December 17


Caring For A Senior Dog

Caring For Your Senior Dog

There is no getting away from the fact that at some point, our dogs will start to slow down and show signs of ageing. Generally speaking, smaller dogs age more slowly and live longer than large dogs. Nevertheless, sooner or later, all dog owners have to face the fact that their dog just can’t so what he used to.

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Signs Of Ageing.

Just like with us, ageing in dogs creeps up gradually. We will begin to notice changes in our dog’s behavior and appearance.

Signs to watch out for include:

Greying around the muzzle

Eyes changing color. There could be a bluish glaze to the eyes. This doesn’t affect eyesight but if the blue starts to whiten, this could indicate the onset of cataracts.

Decreased energy levels

Reduced appetite

Change in sleep patterns. Your older dog will generally sleep more during the day but may also sleep less during the night.

The skin and coat start to deteriorate. The coat will become coarser, there could be white hairs or bald spots.

A tendency to put on weight

Of course, not all these symptoms will appear at once and not all symptoms will apply to all dogs.

Some older dogs may become more aggressive. This can often be attributed to pain they are experiencing from arthritis or a similar condition.

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Medical Conditions In Older Dogs

When you start noticing signs of ageing in your dog, it is time to visit the vet. Your vet can give your dog a thorough medical check-up. Early diagnosis is vital for many of the conditions that afflict older dogs. It will also give you an opportunity to discuss any changes to diet or exercise patterns which may benefit your dog.


Arthritis is a disease of the joints which is more prevalent in older dogs. The joint cartilage wears away, leading to friction between the bones. This friction causes pain and your dog could experience problems moving.

There is no cure for arthritis, but a lot can be done to ease the pain and manage the disease.

Related Article: How To Recognize Arthritis In Dogs

Gum Disease

Gum disease is a common problem in dogs. It can lead to teeth being loss or serious problems in other parts of the dog’s body. It is caused by a film, known as plaque, building up on the teeth. If this is not removed it will harden and turn to tartar. Eventually this will lead to gingivitis and periodontal disease.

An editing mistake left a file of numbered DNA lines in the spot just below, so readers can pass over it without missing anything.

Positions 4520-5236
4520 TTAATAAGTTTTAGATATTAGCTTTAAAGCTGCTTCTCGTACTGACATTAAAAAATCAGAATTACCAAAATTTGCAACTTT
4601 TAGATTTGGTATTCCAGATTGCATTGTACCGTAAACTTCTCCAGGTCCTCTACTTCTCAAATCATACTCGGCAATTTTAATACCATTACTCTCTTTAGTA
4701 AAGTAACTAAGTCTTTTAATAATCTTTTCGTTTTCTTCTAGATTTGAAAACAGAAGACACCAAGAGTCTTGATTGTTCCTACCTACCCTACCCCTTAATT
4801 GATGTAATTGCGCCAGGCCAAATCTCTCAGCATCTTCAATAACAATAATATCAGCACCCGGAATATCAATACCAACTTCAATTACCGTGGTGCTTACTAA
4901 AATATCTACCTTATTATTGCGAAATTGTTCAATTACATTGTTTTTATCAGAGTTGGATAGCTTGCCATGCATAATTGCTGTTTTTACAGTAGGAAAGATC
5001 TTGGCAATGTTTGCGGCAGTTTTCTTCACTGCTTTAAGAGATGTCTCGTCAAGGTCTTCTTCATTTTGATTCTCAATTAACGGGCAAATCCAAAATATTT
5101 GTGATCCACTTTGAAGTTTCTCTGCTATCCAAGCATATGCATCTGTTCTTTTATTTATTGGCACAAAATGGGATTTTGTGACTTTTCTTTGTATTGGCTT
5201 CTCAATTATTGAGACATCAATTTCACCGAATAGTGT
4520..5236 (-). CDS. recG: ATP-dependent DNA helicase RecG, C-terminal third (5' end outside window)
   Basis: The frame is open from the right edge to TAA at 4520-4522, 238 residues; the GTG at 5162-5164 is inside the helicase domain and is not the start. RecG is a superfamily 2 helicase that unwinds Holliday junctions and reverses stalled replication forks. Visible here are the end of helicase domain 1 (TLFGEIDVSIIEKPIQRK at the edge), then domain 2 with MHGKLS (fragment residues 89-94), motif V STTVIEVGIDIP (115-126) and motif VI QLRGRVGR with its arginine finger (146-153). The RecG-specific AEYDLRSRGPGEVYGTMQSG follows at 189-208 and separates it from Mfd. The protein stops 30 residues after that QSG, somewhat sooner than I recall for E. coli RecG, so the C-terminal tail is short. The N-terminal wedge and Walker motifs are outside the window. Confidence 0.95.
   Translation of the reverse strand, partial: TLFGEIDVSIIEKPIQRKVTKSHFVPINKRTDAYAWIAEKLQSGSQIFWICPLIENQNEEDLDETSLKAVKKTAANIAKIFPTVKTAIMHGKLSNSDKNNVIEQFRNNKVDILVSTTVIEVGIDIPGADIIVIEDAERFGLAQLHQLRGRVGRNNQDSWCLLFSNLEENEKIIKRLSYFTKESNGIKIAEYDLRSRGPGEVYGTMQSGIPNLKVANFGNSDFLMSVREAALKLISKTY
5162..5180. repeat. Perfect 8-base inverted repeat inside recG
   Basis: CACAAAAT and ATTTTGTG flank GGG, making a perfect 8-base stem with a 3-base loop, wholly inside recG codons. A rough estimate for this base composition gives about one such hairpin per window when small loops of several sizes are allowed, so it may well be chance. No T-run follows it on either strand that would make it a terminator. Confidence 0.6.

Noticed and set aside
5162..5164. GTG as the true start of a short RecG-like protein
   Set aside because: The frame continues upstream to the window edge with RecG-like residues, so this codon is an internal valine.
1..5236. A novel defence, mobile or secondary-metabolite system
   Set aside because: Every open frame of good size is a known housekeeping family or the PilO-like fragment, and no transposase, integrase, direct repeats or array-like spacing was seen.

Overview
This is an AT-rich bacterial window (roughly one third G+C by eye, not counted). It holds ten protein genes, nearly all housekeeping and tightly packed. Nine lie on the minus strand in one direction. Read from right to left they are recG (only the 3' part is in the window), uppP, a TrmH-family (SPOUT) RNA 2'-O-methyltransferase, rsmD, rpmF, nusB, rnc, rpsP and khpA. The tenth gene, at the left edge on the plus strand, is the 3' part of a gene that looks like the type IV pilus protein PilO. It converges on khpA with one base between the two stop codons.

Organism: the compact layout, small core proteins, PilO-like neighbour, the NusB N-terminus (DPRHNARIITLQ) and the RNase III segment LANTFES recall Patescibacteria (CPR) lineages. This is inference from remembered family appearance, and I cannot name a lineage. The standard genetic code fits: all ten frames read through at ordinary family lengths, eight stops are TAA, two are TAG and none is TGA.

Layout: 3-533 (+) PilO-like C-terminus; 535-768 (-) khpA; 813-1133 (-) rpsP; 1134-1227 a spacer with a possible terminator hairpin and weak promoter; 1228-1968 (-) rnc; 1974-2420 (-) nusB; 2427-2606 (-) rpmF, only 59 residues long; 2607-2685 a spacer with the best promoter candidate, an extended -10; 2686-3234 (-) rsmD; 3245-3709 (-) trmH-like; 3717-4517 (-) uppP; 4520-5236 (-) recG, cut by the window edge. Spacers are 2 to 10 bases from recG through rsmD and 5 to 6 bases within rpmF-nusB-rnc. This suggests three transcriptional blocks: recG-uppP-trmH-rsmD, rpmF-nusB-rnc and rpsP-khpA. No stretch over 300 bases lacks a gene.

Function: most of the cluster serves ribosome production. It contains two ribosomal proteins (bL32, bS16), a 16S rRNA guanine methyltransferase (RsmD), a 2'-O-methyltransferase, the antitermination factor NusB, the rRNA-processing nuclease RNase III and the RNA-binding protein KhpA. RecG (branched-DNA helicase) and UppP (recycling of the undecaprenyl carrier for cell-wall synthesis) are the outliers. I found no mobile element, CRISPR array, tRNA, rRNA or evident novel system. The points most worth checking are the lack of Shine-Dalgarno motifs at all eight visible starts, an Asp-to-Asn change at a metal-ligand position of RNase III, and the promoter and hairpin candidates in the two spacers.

Cleaning your dog’s teeth regularly and a change of diet may help prevent these problems. Your vet will be able to advise on the best course of action.

The first indicator that your dog is suffering from gum disease will probably be bad breath, but also keep an eye out for inflamed gums and discoloured teeth.

Related Article: What Causes Bad Breath In Dogs?


Diabetes is caused by a shortage of insulin reaching body cells. There are two main reasons for this, The pancreas may not be making enough insulin or the insulin that is produced may not be being used.

Insulin is a hormone that instructs cells to use glucose. Glucose can be thought of as the body's fuel.

Diabetes is a serious condition but it is treatable. If you suspect your dog has diabetes, visit your vet immediately.

Symptoms include: thirst, excess urination, weight loss and increased appetite.

Related Article: Dogs and Diabetes - What You Should Know

Heart Disease

Heart disease is experienced by more than a quarter of all dogs over the age of seven. Symptoms include coughing, tiring easily, more rapid breathing, shortness of breath and fainting. A definitive diagnosis can only be made by your vet. The earlier you pay him a visit the better.

Related Article: Signs Of Heart Disease In Dogs


The most obvious sign of cancer in dogs is a lump beneath the skin. In older dogs, many of these are benign and are just a sign of getting old. However malignant cancers will need surgical removal.

Signs to watch out for include: weight loss, diarrhea, vomiting, poor appetite and lack of energy.

Once again, do not assume a lump is benign – get your dog checked by your vet.

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Care For Older Dogs

Older dogs should have regular medical examinations, take part in regular exercise and be fed a nutritious, balanced diet.

Together with your vet, you should draw up an exercise plan that is suitable to your dogs age and condition.

Some adjustments will need to be made the diet to account for the reduced activity pattern.

The regular check-ups should include an examination of your dog’s mouth.

If your dog’s eyesight is starting to fail, you may need to make adjustments to his environment so that he doesn’t walk into things. He may not hear you approaching from behind. Try not to catch him unawares and frighten him. Make more noise as you approach.

Be patient with your older dog. This is your chance to repay them for the fun and loyalty they have given you over the years.

About the author 

Stan Jones

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